Testing, do not disturb
Credit: Morguefile photo by taliesin

A record number of foreigners are studying in America. Right now, more than 819,000 of them are enrolled in colleges and universities throughout the United States, accounting for 4 percent of the total undergraduate population.

It's a trend that's generated controversy, as some fear their presence takes away slots that could otherwise go to Americans.

In recent years, the higher education industry has embarked upon an aggressive drive to recruit these students. Each year, admissions officials are sent to various countries throughout the world, in an effort to find the best candidates.

The desire to attract foreigners goes beyond the need to increase campus diversity, although that's usually the reason cited.

Foreign students are very helpful for increasing revenue. The average American family needs a lot of institutional aid in order to afford the $25,000 to $60,000 cost of attendance, which factors in tuition, plus room and board.

However, overseas students tend to come from relatively wealthy families who can foot the entire bill. Also, public universities charge higher tuition for students coming from out of state or from out of the country.

It's been widely reported that entrance requirements for foreigners are not particularly stringent, and that even fraudulent applications sometimes slip through.

Foreign students often have difficulty with the SAT exam, used by colleges to select the most academically gifted. But College Board, which administers the test, has announced it will roll out a new version in the spring of 2016. (Until then, the current version will be used.)

Most observers seem to believe this will help foreign applicants gain admittance. Critics, though, say the new test will be watered down.

Big Changes for 2016 SAT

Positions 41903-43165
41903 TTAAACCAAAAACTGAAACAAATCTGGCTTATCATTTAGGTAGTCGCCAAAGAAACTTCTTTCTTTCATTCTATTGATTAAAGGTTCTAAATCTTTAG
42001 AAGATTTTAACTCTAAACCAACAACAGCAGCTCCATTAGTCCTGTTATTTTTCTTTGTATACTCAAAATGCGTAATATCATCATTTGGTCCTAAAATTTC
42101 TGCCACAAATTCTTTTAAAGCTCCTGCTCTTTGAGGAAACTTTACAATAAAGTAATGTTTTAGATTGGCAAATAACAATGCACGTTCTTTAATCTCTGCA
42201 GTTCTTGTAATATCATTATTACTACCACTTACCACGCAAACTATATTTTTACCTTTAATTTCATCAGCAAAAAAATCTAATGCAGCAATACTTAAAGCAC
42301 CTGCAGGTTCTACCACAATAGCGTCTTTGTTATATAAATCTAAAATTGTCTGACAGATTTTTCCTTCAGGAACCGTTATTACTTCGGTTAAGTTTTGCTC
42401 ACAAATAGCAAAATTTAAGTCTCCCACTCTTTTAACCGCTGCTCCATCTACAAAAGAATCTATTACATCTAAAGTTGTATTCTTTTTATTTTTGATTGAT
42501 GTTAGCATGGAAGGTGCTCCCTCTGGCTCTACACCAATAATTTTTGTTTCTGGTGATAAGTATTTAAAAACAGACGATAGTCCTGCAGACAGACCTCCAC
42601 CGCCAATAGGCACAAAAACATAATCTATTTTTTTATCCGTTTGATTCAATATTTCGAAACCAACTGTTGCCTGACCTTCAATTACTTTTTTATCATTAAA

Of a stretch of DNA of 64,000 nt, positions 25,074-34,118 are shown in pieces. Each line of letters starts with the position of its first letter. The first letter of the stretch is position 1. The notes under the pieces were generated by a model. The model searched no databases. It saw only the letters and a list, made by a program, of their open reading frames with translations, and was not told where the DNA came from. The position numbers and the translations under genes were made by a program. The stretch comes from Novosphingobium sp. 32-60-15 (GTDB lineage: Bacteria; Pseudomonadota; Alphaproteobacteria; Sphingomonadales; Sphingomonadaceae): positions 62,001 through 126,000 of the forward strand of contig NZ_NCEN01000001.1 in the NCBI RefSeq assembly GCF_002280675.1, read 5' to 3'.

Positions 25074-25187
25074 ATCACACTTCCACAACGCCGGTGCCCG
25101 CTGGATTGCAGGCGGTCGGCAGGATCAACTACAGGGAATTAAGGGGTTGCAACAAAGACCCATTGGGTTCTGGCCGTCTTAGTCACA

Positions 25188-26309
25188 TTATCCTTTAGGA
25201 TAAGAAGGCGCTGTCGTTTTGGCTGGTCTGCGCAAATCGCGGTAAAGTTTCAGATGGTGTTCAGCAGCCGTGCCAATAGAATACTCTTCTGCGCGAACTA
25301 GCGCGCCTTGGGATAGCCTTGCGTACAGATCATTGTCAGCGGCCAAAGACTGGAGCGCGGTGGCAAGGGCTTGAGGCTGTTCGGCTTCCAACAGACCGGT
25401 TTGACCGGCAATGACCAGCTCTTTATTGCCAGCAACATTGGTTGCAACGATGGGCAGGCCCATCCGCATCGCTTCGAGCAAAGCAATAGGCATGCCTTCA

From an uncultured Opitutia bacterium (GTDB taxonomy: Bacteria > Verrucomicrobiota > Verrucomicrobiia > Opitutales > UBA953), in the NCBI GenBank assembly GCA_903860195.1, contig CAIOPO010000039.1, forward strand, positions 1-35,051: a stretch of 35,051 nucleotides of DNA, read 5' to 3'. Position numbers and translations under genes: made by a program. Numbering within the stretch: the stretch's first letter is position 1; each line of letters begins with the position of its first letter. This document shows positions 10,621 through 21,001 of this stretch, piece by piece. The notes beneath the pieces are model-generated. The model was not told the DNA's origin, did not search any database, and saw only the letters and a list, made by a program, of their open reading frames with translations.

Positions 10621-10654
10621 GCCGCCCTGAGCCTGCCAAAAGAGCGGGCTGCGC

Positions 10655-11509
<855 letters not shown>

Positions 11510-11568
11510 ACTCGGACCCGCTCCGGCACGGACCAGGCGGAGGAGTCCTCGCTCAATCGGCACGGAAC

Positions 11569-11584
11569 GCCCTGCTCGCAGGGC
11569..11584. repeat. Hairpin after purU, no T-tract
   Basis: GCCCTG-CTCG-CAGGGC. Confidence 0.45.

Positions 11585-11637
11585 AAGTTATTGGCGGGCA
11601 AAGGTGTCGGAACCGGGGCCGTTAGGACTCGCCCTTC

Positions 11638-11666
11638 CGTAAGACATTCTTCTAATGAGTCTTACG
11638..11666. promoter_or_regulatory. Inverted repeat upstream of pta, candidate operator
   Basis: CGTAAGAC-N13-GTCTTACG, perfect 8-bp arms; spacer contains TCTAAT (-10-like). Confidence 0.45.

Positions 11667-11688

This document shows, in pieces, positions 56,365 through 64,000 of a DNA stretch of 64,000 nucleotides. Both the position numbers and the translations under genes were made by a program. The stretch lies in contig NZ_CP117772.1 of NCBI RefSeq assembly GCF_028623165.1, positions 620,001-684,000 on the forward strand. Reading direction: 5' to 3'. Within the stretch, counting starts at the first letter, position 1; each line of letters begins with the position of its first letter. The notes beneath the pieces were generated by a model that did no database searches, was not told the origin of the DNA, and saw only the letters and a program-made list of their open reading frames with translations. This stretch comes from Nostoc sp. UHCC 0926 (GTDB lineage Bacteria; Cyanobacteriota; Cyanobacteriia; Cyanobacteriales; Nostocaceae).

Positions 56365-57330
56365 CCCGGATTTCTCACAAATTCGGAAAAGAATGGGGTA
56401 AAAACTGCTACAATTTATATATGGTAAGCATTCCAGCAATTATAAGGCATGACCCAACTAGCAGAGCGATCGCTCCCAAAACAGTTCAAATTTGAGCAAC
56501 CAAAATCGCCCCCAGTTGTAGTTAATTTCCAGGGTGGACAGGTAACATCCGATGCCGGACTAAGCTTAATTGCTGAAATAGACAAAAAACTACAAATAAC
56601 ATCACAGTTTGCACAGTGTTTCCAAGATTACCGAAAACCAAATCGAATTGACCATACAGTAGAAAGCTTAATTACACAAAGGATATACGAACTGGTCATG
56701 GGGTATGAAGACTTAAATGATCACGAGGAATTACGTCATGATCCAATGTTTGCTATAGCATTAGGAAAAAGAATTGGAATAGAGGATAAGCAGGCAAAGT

College Board has announced the upcoming test will include sweeping changes. It will still contain three sections, a reading and writing component, as well as a mathematics test. But the format will be much different and the essay will be optional.

Most of the nation's colleges, especially the more selective ones, require either this test, or a similar one known as the ACT. But hundreds of schools are now "test optional."

The revisions are supposedly designed to cut down on the amount of ways students can now game the test. Detractors have long point out that it discriminates against lower-income students, who cannot afford pricey SAT prep courses. Because so much importance is placed upon this exam, SAT-prep has become a thriving industry.

One College Board official was quoted as saying that students will now have to "justify" their responses, instead of just picking the right answer.

Changes in Scoring the SAT

The current SAT scale ranges as high as 2,400, the possible total for all three sections. (Very few students achieve a perfect score.) The revised test will lower this to 1600 and only reading and math will be included. The optional essay will be calculated in a different way.

In a move that seems to level the playing field for lower-income students, everyone will be able to access free test prep materials from Khan University, a large open-source education site.

This, conceivably, has the potential to help everyone, foreigners included. It appears as if the newly designed test will have less emphasis on esoteric English vocabulary words, sometimes a trip-wire even for Americans.

In some ways, the exam seems as if it's getting easier. Some believe that's partly due to increased competition with the ACT, and not to accommodate foreign applicants. Students who don't score well on one test often use the other.

Other impending changes include:

  • A shorter test time. The new exam will take only about three hours to complete the first two sections, with another 50 minutes for the optional essay.
  • The best preparation will now be to take rigorous high school courses.
  • Wrong answers will no longer lower the overall score.

SAT Test Very Popular Overseas

Regardless of the upcoming changes, the SAT has become increasingly popular in China and in other countries with a burgeoning supply of students hoping to come to America.

Along with the high stakes, as this test will make or break admissions decisions, comes the temptation to cheat. In 2013, there was a countrywide cancellation of the SAT after it came to light that some of the test prep centers there had gained access to the questions that would be asked, and were passing this information along to students.

It is hoped the newly revamped test will reduce the likelihood of similar incidents.